During the first week of February 2020, Harrod was staying at her mom’s house. She waited until everyone was asleep to make her attempt.

“She had some girls calling, starting some drama, and one of the girls made her feel less than,” Marris said. “I don’t know what went through Kaylee’s head at that point, but about midnight she came and woke me up.”

Harrod had created cuts from her elbow to wrist, five to 10 times on each side. She was covered in blood, Marris said.

Marris’ wife, a nurse, stopped Harrod’s bleeding. Marris and Harrod’s father decided to take their daughter to the hospital in the morning, after she had rested, Marris said.

“She slept in bed right next to me because I wouldn’t let her out of my sight,” Marris said.

Marris took her daughter to Our Lady of Peace, a non-profit psychiatric hospital in Louisville. Harrod returned to school after two days at the hospital, and she fell back into her normal routine, attending school and playing basketball.

Amanda Marris (left) and her daughter, Kaylee Harrod, both attempted suicide at different times in their lives — Marris in 2016 and Harrod twice in 2020. Marris did what she could after her attempt to stay healthy for her family. “I was trying to focus on myself and my kids, and what I could do to help myself for them,” she said. Their family now talks openly and watches out for certain triggers and signs. “I didn’t take it serious the first time,” Harrod said. “After the second time, I knew I didn’t want to put my family through that again.”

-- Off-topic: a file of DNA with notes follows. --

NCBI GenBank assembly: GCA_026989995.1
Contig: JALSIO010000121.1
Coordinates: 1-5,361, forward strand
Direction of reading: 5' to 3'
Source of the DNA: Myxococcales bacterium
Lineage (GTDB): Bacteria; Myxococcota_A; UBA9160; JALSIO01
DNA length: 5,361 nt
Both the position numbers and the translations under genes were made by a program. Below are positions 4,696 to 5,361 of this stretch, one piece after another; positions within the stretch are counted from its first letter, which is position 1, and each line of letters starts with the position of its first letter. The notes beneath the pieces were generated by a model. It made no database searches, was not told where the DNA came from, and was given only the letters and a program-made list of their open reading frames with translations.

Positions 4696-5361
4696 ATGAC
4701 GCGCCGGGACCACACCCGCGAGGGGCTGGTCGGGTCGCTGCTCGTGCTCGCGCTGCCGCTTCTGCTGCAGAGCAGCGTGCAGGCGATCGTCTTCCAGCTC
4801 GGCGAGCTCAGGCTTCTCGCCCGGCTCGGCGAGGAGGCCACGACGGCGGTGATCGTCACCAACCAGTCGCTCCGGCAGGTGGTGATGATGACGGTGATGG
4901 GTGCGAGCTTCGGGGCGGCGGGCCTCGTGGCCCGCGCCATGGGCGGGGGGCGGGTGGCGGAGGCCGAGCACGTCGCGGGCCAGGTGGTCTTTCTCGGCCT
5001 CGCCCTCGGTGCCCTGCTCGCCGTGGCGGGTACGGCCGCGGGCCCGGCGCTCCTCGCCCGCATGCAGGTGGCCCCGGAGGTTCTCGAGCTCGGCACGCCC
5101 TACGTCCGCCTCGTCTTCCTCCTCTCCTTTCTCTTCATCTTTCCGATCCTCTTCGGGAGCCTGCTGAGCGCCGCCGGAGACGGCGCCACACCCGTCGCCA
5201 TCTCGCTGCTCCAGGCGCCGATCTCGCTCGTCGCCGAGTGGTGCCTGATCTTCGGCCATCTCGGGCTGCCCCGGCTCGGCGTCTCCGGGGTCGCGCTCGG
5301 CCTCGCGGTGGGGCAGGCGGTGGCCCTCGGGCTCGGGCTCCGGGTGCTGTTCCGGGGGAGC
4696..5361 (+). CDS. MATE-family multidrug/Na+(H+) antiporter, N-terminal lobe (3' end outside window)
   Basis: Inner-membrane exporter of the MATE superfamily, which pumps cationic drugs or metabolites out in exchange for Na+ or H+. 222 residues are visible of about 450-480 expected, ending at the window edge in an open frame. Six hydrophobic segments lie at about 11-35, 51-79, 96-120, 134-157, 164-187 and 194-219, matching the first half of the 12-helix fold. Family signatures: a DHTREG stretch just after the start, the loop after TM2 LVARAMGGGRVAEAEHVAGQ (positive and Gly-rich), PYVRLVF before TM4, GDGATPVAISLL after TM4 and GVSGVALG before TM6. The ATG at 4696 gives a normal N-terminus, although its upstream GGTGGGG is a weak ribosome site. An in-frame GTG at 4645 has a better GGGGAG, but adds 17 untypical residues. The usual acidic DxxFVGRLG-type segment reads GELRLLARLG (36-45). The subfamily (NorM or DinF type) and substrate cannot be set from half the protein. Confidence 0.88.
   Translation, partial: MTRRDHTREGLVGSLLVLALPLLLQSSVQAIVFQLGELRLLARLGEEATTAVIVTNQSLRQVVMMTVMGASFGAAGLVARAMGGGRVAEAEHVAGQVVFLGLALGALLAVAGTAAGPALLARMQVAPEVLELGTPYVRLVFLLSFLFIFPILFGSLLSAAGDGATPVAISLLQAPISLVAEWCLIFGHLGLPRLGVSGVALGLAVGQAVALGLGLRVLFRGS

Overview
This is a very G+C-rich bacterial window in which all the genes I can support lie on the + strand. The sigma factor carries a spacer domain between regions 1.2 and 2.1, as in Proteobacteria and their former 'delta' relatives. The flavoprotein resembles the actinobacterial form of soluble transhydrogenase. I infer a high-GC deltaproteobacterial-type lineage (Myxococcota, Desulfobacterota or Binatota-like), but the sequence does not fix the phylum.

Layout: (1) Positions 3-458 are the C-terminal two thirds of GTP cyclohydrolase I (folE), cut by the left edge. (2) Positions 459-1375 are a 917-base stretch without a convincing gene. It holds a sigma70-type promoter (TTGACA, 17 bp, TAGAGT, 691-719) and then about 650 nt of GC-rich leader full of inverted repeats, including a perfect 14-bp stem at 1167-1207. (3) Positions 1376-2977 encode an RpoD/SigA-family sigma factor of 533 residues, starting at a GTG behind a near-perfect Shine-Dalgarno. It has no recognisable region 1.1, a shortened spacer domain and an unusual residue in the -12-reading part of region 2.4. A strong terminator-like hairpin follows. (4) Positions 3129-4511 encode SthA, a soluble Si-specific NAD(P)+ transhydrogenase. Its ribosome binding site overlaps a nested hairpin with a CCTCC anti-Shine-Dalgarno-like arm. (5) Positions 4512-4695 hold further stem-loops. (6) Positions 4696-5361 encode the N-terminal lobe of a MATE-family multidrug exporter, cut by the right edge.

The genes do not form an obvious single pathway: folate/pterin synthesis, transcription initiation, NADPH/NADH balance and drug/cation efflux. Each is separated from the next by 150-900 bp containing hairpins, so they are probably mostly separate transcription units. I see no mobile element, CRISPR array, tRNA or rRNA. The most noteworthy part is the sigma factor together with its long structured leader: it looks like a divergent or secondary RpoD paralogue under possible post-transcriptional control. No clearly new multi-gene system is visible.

Most of Harrod’s family knew about her suicide attempt, but outside of this circle of people, only her closest friends were aware, Marris said.

“I wore a sleeve over my arm because I didn’t want people to see it,” Harrod said. “I got the courage to stop wearing it after my arm healed back up.”

Now that Harrod is more comfortable talking about her attempt, most people in her life know about her scars and the story behind them, Marris said.

A couple of months later, in April, Seneca High School was not in session due to the COVID-19 pandemic. Harrod stayed with her father on the night that she attempted suicide for the second time.